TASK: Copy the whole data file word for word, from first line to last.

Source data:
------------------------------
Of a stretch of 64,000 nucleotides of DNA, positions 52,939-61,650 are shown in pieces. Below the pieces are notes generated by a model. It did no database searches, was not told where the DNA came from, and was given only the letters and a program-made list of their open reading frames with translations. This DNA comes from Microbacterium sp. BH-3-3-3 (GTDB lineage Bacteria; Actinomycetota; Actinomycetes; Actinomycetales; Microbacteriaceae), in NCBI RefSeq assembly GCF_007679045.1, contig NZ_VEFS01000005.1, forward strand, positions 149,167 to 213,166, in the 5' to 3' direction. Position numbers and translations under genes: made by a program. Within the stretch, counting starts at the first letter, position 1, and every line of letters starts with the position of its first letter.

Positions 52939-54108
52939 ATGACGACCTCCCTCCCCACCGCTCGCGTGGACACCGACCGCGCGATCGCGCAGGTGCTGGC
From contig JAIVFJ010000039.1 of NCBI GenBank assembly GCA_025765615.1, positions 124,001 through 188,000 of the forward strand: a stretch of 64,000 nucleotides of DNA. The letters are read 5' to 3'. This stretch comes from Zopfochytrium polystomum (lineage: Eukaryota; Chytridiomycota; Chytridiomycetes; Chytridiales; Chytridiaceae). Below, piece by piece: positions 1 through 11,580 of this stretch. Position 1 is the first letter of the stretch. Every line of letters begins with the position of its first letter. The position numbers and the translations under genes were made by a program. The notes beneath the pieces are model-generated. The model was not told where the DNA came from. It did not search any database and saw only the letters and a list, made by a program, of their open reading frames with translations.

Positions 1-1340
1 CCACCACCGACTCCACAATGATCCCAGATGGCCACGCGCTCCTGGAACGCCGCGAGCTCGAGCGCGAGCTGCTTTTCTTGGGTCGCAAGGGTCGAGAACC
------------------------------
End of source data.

Of a stretch of 64,000 nucleotides of DNA, positions 52,939-61,650 are shown in pieces. Below the pieces are notes generated by a model. It did no database searches, was not told where the DNA came from, and was given only the letters and a program-made list of their open reading frames with translations. This DNA comes from Microbacterium sp. BH-3-3-3 (GTDB lineage Bacteria; Actinomycetota; Actinomycetes; Actinomycetales; Microbacteriaceae), in NCBI RefSeq assembly GCF_007679045.1, contig NZ_VEFS01000005.1, forward strand, positions 149,167 to 213,166, in the 5' to 3' direction. Position numbers and translations under genes: made by a program. Within the stretch, counting starts at the first letter, position 1, and every line of letters starts with the position of its first letter.

Positions 52939-54108
52939 ATGACGACCTCCCTCCCCACCGCTCGCGTGGACACCGACCGCGCGATCGCGCAGGTGCTGGC
From contig JAIVFJ010000039.1 of NCBI GenBank assembly GCA_025765615.1, positions 124,001 through 188,000 of the forward strand: a stretch of 64,000 nucleotides of DNA. The letters are read 5' to 3'. This stretch comes from Zopfochytrium polystomum (lineage: Eukaryota; Chytridiomycota; Chytridiomycetes; Chytridiales; Chytridiaceae). Below, piece by piece: positions 1 through 11,580 of this stretch. Position 1 is the first letter of the stretch. Every line of letters begins with the position of its first letter. The position numbers and the translations under genes were made by a program. The notes beneath the pieces are model-generated. The model was not told where the DNA came from. It did not search any database and saw only the letters and a list, made by a program, of their open reading frames with translations.

Positions 1-1340
1 CCACCACCGACTCCACAATGATCCCAGATGGCCACGCGCTCCTGGAACGCCGCGAGCTCGAGCGCGAGCTGCTTTTCTTGGGTCGCAAGGGTCGAGAACC